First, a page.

Yes - another novice question from me :(

Our brew bubbles away through the airlock for most of the day, but when I come down in the mornings it is dormant (no bubbles for the 2 minutes I was looking at it). There is a 4 degree ambient temperature difference in the room between day and night (18C - 22C / 66F - 72F). Would that be enough to cause the brew to go quiet over the night time? Should I be wrapping it in a blanket

Thanks for the help!


I'd say this was probably a coincidence, if anything. Don't worry about the blanket, its not needed unless this beer is a Saison.

And a reminder, the fermentation is likely taking place at several degrees higher than your ambient temp. So if you have ambient temps of 70F, the beer is likely 75F or higher if this is the first week. You'll want to bring that down nearer to 65F for virtually all ales for better quality beer.

  • Thanks Graham. I'll take a temperature reading of the beer tonight and adjust. I'm just worried about opening the lid to take the temp - I'm such a novice and a worrier! Aug 29 '12 at 13:59
  • Taking the lid off to take a temperature reading is adding substantive risk without much benefit. I'd get a wire probe thermometer and tape it to the fermenter wall with a big chunk of styrofoam to insulate it from the ambient air temperature.
    – Dale
    Sep 1 '12 at 12:13

Assuming that you are only seeing a four degree ambient temperature change, I would imagine that your little yeasties are falling just short of their "sweet spot" overnight, but would not worry that there is anything to be alarmed about. Fermentation is still carrying on, but just not at the same levels overnight.

Even with an ambient air temperature difference of four degrees overnight, I doubt that you are seeing a full four degree swing in the temperature of the fermentation, as the amount of energy (or loss of energy) in the form of heat is not instantaneous. When all is said and done, I would not foresee there being enough of a swing to actually impact the final product. In the greater scheme of things - and as Graham points out, depending on the style - you will still end up with something tasty, most likely.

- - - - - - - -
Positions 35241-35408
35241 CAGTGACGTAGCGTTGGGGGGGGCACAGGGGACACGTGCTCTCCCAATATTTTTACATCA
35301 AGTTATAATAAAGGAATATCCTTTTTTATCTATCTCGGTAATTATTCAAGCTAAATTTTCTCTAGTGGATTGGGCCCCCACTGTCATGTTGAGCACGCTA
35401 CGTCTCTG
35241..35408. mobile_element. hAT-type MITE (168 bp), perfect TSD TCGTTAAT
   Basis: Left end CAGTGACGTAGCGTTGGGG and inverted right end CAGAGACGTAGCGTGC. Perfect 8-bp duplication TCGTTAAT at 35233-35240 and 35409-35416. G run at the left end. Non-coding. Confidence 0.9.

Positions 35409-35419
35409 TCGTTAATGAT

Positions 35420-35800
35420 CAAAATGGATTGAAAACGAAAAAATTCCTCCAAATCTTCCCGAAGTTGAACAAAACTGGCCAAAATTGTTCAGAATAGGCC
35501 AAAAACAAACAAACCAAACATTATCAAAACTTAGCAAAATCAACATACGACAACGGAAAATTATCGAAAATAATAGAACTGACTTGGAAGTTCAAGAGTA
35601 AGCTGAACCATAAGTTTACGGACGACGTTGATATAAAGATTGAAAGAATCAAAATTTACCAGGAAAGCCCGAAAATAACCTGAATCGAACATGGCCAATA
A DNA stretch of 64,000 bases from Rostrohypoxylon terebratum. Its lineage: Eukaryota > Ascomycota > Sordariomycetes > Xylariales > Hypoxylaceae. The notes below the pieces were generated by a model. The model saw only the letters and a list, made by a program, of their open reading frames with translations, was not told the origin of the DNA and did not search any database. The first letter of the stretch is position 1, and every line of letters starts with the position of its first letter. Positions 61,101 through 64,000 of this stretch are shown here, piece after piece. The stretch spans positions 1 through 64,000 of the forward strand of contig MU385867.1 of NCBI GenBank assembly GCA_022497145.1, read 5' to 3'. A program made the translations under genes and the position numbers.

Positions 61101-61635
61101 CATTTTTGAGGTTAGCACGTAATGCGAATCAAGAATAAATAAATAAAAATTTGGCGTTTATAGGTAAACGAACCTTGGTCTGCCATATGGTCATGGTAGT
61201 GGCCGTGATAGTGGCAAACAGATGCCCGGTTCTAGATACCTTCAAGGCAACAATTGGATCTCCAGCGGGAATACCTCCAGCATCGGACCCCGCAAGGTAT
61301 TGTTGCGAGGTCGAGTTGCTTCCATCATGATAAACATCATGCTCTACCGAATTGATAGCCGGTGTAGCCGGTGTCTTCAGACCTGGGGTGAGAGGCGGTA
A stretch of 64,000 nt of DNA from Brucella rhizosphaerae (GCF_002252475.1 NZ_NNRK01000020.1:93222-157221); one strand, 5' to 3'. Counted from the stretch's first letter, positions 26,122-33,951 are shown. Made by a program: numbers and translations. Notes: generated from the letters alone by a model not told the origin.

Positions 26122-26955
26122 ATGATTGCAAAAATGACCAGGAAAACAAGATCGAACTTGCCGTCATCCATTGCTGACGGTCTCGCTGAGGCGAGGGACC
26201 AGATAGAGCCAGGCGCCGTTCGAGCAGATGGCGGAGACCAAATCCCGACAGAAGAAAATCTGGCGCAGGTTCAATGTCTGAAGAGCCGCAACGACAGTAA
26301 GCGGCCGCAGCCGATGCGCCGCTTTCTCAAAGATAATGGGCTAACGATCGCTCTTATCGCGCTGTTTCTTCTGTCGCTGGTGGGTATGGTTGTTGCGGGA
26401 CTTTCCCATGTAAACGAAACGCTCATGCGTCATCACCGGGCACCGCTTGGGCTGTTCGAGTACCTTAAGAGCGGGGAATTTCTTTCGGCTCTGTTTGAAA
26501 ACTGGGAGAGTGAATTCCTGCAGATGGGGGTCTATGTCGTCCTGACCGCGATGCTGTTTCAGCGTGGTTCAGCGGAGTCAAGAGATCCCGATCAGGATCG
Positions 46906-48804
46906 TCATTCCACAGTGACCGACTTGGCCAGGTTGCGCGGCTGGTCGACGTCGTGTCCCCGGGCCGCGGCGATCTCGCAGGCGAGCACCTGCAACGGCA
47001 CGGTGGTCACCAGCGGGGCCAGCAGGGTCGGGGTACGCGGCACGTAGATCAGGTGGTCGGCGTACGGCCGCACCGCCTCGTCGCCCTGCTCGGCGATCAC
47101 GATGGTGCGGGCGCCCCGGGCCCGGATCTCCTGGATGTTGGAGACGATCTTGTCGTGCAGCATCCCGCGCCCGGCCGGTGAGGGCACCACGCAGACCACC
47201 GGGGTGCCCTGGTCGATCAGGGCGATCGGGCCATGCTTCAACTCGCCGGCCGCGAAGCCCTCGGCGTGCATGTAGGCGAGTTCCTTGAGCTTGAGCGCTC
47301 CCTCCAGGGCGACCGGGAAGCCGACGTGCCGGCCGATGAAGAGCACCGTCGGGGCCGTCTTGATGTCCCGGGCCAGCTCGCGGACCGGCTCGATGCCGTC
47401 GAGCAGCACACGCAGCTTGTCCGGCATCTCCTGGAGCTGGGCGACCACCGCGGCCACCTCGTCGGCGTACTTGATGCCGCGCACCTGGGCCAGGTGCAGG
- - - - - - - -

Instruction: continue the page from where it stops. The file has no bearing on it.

As you get further along into the obsession/hobby, fermentation chambers go a far way to help control temperature, depending on the requirements of your brew and the design of the chamber you pursue, you will be able to create more reproducible results while minimizing the influence from external factors (i.e. controlling temperature and light. As far as a blanket goes, I used to use towels early on, but that was more around controlling exposure to light in my glass carboys. From your comment to your original post, I am assuming you are using a bucket, which should be fine on its own out of direct sunlight.


I have personally found that a lot of yeasts are surprisingly sensitive to ambient temperature. I have particularly seen what you describe in what I might think of as the shoulder season, particularly fall. It is almost certainly temperature-related and a few degree temperature difference can cause some yeasts to slow down dramatically. This isn't always a bad thing unless you are impatient.

My last batch of mead (an acorn mead, as I am always trying odd things) was started in October and never really bubbled as I would have expected. I left it in the carboy for about 9 months and finally bottled it. It was good but not for the impatient!

So my thinking is that the temperature is low enough that the yeast are sort of semi-dormant at night. They are still fermenting your beer, just a bit slower. Be patient.

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